Canola: A full-circle food and fuel crop
Posted: September 4, 2012
On Monday July 16th, members of Central Susquehanna Valley Organic Crop Growers Network visited Josh Leidhecker, owner of Susquehanna Mills, at his oilseed press in Montoursville. Josh’s interest in growing canola started after his discovery of how much cheaper it is to use biofuels in vehicles compared to regular fuel. Coming from a mechanical background, he lit up when his experimenting with alternative fuels actually worked. Through a simple refining process, Josh was taking the used vegetable frying oil from restaurants and converting it into fuel he could use in his vehicles. And, he was saving about 95% in fuel costs in just one year! But Josh didn’t want to stop there. He then was curious to know the steps this recycled vegetable oil took to go from farm to table back to farm as fuel. He was specifically interested in canola because of its exceptionally high oil yields.
Leidhecker grows some of his own canola and also purchases canola from local farmers. The harvested seed is dried and then cleaned through a 2-screen cleaner. Then the seed is moved into the mill which has the capacity to hold up to 6,500 pounds. In the mill, the seeds are mechanically pressed, generating the raw oil and a by-product, canola meal.
The oil is filtered in a pressing machine to remove the remaining sediment and then the oil is refined at low temperatures to remove polar compounds such as calcium, magnesium, phosphorus, and chlorophyll.
Josh produces close to 250 gallons of oil a day, which is the equivalent of about a whole pallet of packaged oil. He sells the oil to local restaurants and companies such as Tait Farms who uses it in their salad dressings and FreshaPeel Hummus who uses it in their hummus. He supplies to local universities including Penn State and has also found a market for selling the leftover meal for animal feed.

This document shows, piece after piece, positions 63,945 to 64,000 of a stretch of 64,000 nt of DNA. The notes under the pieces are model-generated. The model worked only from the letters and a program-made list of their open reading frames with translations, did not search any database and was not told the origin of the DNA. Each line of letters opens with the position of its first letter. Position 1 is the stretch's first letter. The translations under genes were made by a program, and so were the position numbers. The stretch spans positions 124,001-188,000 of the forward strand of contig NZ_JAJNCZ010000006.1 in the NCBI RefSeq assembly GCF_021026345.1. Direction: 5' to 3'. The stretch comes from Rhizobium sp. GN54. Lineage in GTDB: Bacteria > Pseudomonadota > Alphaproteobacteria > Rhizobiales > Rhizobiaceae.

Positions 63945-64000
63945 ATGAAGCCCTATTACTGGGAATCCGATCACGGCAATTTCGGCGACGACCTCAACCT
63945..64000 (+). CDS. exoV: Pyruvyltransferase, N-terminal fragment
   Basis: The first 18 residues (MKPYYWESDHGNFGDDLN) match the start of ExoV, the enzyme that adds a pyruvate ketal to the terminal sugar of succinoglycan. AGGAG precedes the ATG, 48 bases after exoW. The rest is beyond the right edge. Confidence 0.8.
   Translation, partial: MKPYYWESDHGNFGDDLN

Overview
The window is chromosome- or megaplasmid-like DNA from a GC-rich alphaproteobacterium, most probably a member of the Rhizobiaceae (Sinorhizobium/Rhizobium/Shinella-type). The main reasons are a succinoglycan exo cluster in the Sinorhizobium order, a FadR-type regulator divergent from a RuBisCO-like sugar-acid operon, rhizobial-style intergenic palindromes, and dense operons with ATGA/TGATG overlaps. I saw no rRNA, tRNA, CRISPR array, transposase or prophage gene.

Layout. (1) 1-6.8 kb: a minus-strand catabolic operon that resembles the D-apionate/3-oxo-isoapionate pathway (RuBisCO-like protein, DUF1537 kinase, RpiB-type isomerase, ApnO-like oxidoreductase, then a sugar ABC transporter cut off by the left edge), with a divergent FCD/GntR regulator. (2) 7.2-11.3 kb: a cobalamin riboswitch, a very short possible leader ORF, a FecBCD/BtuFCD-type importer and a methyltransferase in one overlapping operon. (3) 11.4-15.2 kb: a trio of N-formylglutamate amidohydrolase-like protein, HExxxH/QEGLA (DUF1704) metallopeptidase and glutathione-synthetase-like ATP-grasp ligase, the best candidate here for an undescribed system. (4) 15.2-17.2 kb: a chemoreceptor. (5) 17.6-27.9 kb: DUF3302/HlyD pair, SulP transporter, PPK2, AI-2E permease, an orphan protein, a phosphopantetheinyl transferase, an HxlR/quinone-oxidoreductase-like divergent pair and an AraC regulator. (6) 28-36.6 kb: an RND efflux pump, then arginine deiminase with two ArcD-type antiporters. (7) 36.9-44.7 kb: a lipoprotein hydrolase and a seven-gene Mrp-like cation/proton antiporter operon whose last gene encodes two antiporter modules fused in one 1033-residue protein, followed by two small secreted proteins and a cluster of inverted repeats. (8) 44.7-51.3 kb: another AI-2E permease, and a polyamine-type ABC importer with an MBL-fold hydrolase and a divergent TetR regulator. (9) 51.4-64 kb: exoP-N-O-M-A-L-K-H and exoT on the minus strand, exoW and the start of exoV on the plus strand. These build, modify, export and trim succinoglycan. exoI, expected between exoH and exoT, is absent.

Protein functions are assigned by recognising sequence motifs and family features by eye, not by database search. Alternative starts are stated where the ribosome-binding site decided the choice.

The last stage in the full-circle crop occurs when Leidhecker recovers a portion of the fryer-oil sold to restaurants and then processes it into biodiesel. The biodiesel is then used as a tractor fuel by the farmers who grow canola for the mill.
By growing canola locally, pressing it at the mill, selling a food-grade oil which can be repurposed for biodiesel fuel to grow more canola, Leidhecker is cutting through the food vs. fuel debate to demonstrate a solution that meets all our needs. And in the process he burns less fossil fuels, saves time in completing round trips, and most importantly, saves money.
By Sydney Laudenslager, Agricultural and Biological Engineering Department